Advice for your Working Holiday in Sydney
Over 125,000 people aged between 18-30 travel to Australia on Working Holiday visas each year. Today we have put together our top tips to help you save money while you are travelling and working in Australia. You can find out if you are eligible to apply for a working holiday visa here.
- Advice for your Working Holiday in Sydney
If you are in planning a Working Holiday in Australia chance are you plan on spending a few months in Sydney working before you head off travelling. I have put together a few tips that can help you save some money, which will come in handy while you head off exploring the country.
Time your arrival Sydney carefully
If you are trying to decide when the best time to go on a working holiday in Sydney is then well done! This decision is worth thinking about because the savings start before you even leave home. If you can, try to time your arrival to land in Australia in spring between September and November.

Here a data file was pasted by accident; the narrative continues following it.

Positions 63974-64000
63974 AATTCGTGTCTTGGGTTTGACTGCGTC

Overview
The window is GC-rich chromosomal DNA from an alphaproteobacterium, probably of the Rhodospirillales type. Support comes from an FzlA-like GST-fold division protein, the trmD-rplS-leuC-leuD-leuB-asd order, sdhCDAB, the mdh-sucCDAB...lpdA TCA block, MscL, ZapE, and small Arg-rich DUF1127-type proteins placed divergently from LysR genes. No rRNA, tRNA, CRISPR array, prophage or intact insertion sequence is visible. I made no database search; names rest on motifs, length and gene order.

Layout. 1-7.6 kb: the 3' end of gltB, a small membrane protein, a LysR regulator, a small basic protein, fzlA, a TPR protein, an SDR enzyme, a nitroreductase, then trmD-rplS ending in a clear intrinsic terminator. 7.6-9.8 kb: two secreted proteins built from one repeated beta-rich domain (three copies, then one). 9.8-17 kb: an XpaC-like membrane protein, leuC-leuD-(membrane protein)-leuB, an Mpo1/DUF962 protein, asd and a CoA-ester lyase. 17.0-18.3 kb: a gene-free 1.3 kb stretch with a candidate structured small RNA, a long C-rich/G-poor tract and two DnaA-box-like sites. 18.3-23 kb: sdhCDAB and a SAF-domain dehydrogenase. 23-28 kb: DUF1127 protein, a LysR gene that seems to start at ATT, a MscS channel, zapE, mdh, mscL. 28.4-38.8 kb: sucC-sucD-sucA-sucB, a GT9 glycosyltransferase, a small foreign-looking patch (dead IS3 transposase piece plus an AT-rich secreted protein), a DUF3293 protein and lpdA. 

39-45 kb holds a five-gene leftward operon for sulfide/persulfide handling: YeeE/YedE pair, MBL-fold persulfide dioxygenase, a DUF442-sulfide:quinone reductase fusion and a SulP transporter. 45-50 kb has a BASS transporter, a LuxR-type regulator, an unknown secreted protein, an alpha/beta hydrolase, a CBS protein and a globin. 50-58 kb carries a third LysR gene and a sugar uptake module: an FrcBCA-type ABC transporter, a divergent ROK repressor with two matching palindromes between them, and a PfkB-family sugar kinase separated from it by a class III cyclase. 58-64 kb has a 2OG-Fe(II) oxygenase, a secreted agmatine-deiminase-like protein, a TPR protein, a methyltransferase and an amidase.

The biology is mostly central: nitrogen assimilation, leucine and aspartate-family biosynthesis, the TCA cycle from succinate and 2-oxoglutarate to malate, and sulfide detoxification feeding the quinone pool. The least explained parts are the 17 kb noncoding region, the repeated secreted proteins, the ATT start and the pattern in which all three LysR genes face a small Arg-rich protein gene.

As the weather warms up so does the job market. These months are the best time to find work, particularly in hospitality and retail.
Obtain work licenses or training you need for your working holiday
The best jobs on a holiday visa jobs are usually in areas like hospitality, construction and retail. You may have already heard that us Aussies like to regulate things. While we are not as bad as Singapore we do love our rules 😉
Many jobs require you to have completed a safety certificate or other licence before you can begin working. This is particularly true for contract and casual work. You can get off to a good start if you have this covered quickly on arrival, it will make the job hunt much easier.
A considerable number of working holiday travellers work in hospitality either bars, cafes or restaurants. There is also some work available in hostels and backpacker clubs. This industry is heavily regulated, and you will find almost impossible to find a job without one of the licences below.
RSA – Responsible Service of Alcohol
To work in behind a bar or in any establishment that serves alcohol you need to have done this short course. You can do it online or in person. There is one course you can do that covers all states in Australia except NSW which has different requirements and therefore a different class. Most people who are planning to travel do both.